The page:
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'Thanks giving day' musing

November 27th is celebrated as a ‘ Thanks Giving Day’ in USA.
‘The great souls, moving as in a black and white movie, whom am I to thank ?’ I asked, the innumerable faces moving past in my mind, while lying on bed, after dinner in a relative’s house in Delaware. Not one or two, I’m indebted to, in one way or other and it will take years to thank them, even Just to say, ‘thanks’ to express my gratitude.
Women first, always. Senior citizens get preference. So, let me first prostrate before some of the great women of my family, who directly or indirectly helped me to be what I’m today. No disrespect meant for other Jambhavans including my parents, other relatives, my mentors, teachers, former colleagues, friends and numerous others to whom I’m indebted to, in one way or other.
I see before me a shaved head covered with the end of her saffron color sari and shrunken face smiling at me innocently while doing a small mischief of pushing a boiled nethrampazam , cooked plantain, below her bed, to keep it away from my sight. I was a lad of four, five, six, don’t remember. The old lady was trying to save the only fruit she had, for my younger brother, who was not eating rice, didn’t even stand the sight of cooked rice though he liked dosa, iddli and other rice products. ‘The kid doesn’t touch ‘annam’, rice’ – she used to moan and give him special treatment. She was my maternal grand father’s mother, we called her PAppammai, who raised my mother and her three elder siblings, in the absence of their mother who passed away, in her late twenty or early thirty. It would have been an enormous job for the old lady in impaired health to raise four children, three of them girls, perform their wedding, before they attained their age of puberty as was the practice then, within the meager income of her son, take care of the year -long petty demands of the in -laws, take care of the child births so on and so forth. Not only me, all my cousins and our descendants are indebted to our PAppammai, who died peacefully in a house close to the temple in Old Kalpathy. I stop in reverence, for a moment, when I pass through that street.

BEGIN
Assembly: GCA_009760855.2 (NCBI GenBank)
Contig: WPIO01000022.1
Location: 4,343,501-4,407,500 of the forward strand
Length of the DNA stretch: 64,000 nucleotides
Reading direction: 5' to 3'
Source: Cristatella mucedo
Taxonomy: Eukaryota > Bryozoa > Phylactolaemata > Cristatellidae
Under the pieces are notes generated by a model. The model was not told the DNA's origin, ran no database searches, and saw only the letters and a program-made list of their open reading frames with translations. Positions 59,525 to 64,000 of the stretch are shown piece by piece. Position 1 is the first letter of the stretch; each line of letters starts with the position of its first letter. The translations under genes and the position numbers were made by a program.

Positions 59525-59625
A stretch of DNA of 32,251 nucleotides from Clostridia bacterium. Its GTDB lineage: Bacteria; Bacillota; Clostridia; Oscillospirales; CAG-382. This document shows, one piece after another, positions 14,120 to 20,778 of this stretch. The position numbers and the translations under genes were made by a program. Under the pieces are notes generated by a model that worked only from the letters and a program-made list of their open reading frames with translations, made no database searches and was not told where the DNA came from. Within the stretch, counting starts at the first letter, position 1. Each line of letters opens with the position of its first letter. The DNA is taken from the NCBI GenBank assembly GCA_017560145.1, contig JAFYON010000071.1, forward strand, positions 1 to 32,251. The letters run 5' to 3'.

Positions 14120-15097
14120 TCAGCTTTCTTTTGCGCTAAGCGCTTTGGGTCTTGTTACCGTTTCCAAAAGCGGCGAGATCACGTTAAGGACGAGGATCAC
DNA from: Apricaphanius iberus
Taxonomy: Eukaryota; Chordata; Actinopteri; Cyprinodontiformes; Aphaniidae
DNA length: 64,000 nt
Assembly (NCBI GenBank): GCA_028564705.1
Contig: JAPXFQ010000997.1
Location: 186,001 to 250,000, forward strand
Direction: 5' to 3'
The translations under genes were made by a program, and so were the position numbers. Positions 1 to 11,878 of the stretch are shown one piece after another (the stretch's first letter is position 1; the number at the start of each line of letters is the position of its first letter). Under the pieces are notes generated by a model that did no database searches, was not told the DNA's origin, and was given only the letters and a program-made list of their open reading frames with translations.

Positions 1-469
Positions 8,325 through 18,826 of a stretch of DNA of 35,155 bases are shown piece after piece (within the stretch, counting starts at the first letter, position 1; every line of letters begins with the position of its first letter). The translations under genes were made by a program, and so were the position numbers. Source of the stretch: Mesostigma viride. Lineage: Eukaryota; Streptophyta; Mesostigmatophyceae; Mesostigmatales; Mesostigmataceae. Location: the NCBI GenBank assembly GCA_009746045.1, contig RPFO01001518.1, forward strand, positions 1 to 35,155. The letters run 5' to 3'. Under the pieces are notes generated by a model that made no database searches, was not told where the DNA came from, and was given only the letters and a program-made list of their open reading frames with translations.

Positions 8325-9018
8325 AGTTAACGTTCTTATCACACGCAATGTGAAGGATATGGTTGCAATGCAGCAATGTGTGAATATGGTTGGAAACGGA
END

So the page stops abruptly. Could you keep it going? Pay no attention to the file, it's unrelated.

Another old woman deserving our worship is my father’s mother, whom we used to call ‘Appaammai’. She too had a shaven head, covered with her white sari end, back fully bent and therefore walked on her fours. A severe Smallpox viral attack dragged my mother almost to the border of cemetery and but for my grand ma’s unalloyed affection and personal attention, neither me nor my siblings would have been here.
Days and nights, the old lady looked after the patient suffering from a disease for which there was no remedy, except clearing her throat periodically to remove phlegm using her finger wrapped with a clean cloth. Mucus cleaning was essential to avoid its clogging the lungs and there was no mechanical devises available then for that life-saving process. There were many other duties in hand which needed day and night attention and no one other than those who had the viral attack earlier and thus became immune , was eligible for nursing the patient.
The village senior, after carefully examining my mother, exited, his head sagging with disappointment. He peered through the door of the VAdhyAr’s house. Yes, the Purohit was available for doing the last rites. He asked six young men to be available at short notice for carrying the body for cremation. Opened his safety cupboard and made sure that sufficient money was available in case my father needed financial help. Then he came back and told a few relatives, ‘tell Ananthan ( my father), not to worry about money”